The curse of the Atomic Era might outdo the curse of any Egyptian mummy's tomb. Let's have a look at this curse....
Marie Curie was a Polish physicist and chemist, the first female to win the Nobel Prize. Born in 1867, deceased in 1934, she was Polish born and French naturalized. She was notable for her work with radioactivity, isolating radioactive isotopes and for discovering two elements; polonium and radium. Her very work, although a huge boon to our collective knowledge of science, was also her curse. The vials of radium in her pockets that she carried around led to her aplastic anemia and death.
Sixty two years after nuclear testing at the Bikini Atoll in the Marshall Islands and it is still inhabitable. The families were moved from Bikini in 1946 for nuclear testing. In the 1970s, the government said it was fine to move back and some residents did, hoping to retain their heritage and their lands, but they soon left when it was found there were large amounts of radiation in their food and water. Sadly, generations will be raised scattered and away from their homeland, a heritage lost to promises from the government while testing the cursed nuclear capabilities. (LINK)
The 1950s were contemplating, not only the Cold War and potential for "the bomb" to be dropped, but also reacting to fears about what atomic waste was capable of. SciFi monsters took on tremendous proportions from movies like "Them!" and "Godzilla." But, the other "monsters" created by nuclear waste were much more real; radiation deformities.
Just another one of the curses on the list.
In 1945, the Enola Gay carried "Little Boy" to the first drop site for an atomic bomb, Hiroshima, Japan. The bomb exploded about 1900 feet above the city. Most of the city was destroyed, 45,000 people died, another 19,000 died from radiation exposure within four months.
When the Japanese did not surrender, a few days later, Bockscar carried "Fat Man" over Nagasaki and dropped it where 40,000 people lost their lives immediately. By the end of that year, 80,000 total died from that bomb.
Hirohito immediately surrendered and the war ended. Birth defects were high among survivors, but later generations have been studied and no long-term genetic damage has been reported. (LINK)
THREE MILE ISLAND
In 1979, a partial nuclear meltdown at Three Mile Island in Pennsylvania brought home to America the potential fearful future of utilizing nuclear power. It took decades and 1 billion dollars to deal with the mess and ultimately they declared it was a very small statistical risk of cancer related to those around the area.
On April 26, 1986, a surge in power during a test destroyed unit #4 at Chernobyl in the Ukraine. The accident and resulting fire leaked massive amounts of radiation. Over time, a quarter of a million people were relocated.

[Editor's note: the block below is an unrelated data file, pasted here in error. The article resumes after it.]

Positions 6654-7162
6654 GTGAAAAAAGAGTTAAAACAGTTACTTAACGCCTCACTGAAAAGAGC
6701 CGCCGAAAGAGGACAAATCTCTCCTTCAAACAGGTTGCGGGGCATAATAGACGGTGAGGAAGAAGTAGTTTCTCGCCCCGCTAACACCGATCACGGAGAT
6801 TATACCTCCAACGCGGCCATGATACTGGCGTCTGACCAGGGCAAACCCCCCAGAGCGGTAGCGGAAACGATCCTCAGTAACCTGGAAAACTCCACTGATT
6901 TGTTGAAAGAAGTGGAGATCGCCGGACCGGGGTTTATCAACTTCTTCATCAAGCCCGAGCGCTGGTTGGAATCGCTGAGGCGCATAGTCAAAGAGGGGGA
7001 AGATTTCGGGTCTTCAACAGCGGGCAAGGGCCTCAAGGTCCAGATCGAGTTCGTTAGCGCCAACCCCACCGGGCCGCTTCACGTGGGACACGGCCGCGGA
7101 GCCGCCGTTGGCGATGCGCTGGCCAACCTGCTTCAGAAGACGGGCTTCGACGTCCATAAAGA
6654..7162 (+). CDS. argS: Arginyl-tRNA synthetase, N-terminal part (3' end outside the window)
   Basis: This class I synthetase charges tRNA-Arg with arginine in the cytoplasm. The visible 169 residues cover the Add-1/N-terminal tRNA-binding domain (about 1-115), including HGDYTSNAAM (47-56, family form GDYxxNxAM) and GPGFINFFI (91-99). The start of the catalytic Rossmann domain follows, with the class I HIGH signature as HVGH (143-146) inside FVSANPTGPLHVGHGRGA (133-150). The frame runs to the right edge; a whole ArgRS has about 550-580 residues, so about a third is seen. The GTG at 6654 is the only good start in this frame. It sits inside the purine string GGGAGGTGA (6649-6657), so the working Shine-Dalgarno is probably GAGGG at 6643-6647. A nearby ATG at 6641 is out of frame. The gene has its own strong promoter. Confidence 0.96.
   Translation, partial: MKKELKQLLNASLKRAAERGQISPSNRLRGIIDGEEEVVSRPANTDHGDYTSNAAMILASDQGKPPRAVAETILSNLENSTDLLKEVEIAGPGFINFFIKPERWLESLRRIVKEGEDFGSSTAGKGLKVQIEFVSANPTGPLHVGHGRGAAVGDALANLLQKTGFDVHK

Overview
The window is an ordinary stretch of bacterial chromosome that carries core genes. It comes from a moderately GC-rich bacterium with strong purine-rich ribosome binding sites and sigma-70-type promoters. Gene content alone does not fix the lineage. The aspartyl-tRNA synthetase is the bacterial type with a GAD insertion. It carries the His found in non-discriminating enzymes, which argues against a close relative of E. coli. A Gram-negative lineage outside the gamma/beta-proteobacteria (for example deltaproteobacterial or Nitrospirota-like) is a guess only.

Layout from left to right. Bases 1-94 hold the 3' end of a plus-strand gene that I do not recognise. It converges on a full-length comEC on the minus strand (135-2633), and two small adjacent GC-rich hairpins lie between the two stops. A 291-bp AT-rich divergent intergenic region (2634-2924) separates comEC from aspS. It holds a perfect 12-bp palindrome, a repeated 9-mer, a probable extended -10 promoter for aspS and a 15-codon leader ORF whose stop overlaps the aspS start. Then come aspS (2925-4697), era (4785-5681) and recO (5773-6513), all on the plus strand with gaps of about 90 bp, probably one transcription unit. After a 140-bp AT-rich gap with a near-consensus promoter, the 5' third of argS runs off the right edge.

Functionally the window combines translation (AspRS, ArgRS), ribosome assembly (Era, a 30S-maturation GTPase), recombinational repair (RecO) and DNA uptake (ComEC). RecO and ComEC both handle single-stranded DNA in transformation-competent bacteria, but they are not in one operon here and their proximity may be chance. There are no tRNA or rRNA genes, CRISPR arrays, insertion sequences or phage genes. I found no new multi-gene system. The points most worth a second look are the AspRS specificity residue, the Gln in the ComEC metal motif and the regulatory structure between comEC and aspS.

Today, they are finishing creation of a shield to roll into place over the plant to contain the radiation leakage.
We can only shake our heads in wonder at the stupidity of Japan, that had experienced two atomic blasts, massive death from radiation, creation of a Godzilla fictional character based on that exposure, sitting atop of some of the most active earthquake region in the world, then decides to build a nuclear plant by the sea....
March 11, 2011, following a massive earthquake and tsunami, the nuclear plant at Fukushima Diiachi lost its cooling power and all three cores melted. One hundred thousand people were evacuated.
Here's some images of resulting radiation contamination -
Yucca Flat in Nevada was the single most nuclear weapon tested area on earth. Starting in 1951 and going on for decades, 827 detonations took place.
In 1954, the movie "The Conquerer" was filmed in Snow Canyon State Park, not far from the testing sites. In fact, the producer shipped truckloads of dirt from the site to the studio to reshoot scenes. They filmed on location for 13 weeks during fallout.
What happened afterwards would become infamous as a movie curse. The movie was released in 1956. Several years later, the director, Dick Powell, died of cancer. Several lead actors then followed. Pedro Armendariz had a terminal diagnosis in 1963 and killed himself. Agnes Moorehead succumbed to cancer in 1974. Susan Hayward died of cancer soon after in 1975. John Wayne died of cancer in 1979.
Some research into the cast and crew with cancer, out of 220, 91 had gotten cancer. That sounds amazing. However, one thing that is not taken into account is that 40% of people get cancer in their lifetimes.
When testing the bomb, the government was not too concerned for the effects on its own faithful soldiers.
Edgar Mitchell, a highly educated astronaut who walked on the moon, reported that aliens tried to stop a nuclear exchange between America and Russia. Supposedly, the aliens were watching weapons testing and saw a potentially bad fate. In the mid 1940s during testing at White Sands, NM, it was reported the military saw the alien craft flying by and checking things out.
The astronaut reported that they had intercepted some missiles that were being tested by both sides and, more importantly, their technology was so advanced, if they wished us harm, they could have done it. (LINK)
Some vintage reminders of atomic testing fears -